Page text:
Experimental Simulation of Dust Impacts at Starflight Velocities

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A. J. Higgins (2018), JBIS, 71, pp.280-287

Refcode: 2018.71.280
Keywords: Dust Grains, Impact, High Energy Density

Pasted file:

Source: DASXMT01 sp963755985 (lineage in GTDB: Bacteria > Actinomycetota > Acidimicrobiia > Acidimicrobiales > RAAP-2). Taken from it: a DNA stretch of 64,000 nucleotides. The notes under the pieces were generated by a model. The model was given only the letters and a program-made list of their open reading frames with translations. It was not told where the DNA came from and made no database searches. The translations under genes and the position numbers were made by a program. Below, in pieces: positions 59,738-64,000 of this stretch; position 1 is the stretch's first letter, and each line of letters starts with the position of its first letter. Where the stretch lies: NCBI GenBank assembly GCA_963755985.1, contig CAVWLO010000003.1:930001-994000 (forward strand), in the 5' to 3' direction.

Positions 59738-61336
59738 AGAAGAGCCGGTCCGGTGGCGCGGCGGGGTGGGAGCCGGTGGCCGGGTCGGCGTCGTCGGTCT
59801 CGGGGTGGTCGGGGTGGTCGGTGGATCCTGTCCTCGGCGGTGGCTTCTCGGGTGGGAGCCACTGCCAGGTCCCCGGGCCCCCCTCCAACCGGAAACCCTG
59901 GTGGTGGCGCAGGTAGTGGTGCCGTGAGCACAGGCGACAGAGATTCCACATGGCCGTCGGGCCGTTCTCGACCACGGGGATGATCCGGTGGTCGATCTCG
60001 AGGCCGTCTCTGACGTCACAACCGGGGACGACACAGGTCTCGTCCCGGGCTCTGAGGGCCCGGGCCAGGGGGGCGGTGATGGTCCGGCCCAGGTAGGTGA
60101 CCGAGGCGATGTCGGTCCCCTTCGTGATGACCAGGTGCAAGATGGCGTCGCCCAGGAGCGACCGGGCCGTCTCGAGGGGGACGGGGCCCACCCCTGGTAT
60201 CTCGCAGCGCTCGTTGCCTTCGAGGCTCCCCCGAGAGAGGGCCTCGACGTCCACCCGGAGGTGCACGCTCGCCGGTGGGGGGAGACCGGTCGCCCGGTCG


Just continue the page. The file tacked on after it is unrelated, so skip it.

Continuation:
The problem of simulating the interaction of a spacecraft travelling at velocities necessary for starflight with the interplanetary and interstellar medium is considered. Interaction of protons, atoms, and ions at kinetic energies relative to the spacecraft (MeV per nucleon) is essentially a problem of sputtering, for which a wealth of experimental data exists at the velocities of interest. More problematic is the impact of dust grains, macroscopic objects on the order of 10 nm (10-21 kg) to 1 μm (10-15 kg) and possibly larger, the effects of which are difficult to calculate from first principles, and thus experiments are needed. The maximum velocity of dust grains that can be achieved at present in the laboratory using electrostatic methods is approximately 100 km/s, two orders of magnitude below starflight velocities. The attainment of greater velocities has been previously considered in connection with the concept of impact fusion and was concluded to be technologically very challenging. The reasons for this are explained in terms of field emission, which limits the charge-to-mass ratio on the macroscopic particle being accelerated as well as the voltage potential gradient of the accelerating electrostatic field, resulting in the accelerator needing to be hundreds to thousands of kilometers long for μm-sized grains. Use of circular accelerators (e.g., cyclotrons and synchrotrons) is not practical due to limitations on magnetic field strength making the accelerator thousands of kilometers in size for μm-sized grains. Electromagnetic launchers (railguns, coilguns, etc.) have not been able to produce velocities greater than conventional gas guns (<10 km/s). The nearest feasible technologies (tandem accelerators, macromolecular accelerators, etc.) to reach the regime of projectile mass and velocity of interest are reviewed. Pulsed laser facilities are found to be the only facilities able to accelerate condensed phase matter to velocities approaching 1000 km/s, but are unlikely to be able to reach greater speeds. They also cannot create well-quantified, free-flying projectiles. Instead, it is proposed to use pulse laser facilities to simulate the plasma "fireball" that results from such impacts, rather than try to reproduce the impacts themselves. Pulsed laser facilities exist that can provide the energy and power densities to recreate the consequences of an impact (if not an impact itself) in the lab. By performing time-resolved measurements of the effects experienced by material samples at scaled distances from the laser-driven event, the damage to representative spacecraft structures can be accurately assessed.

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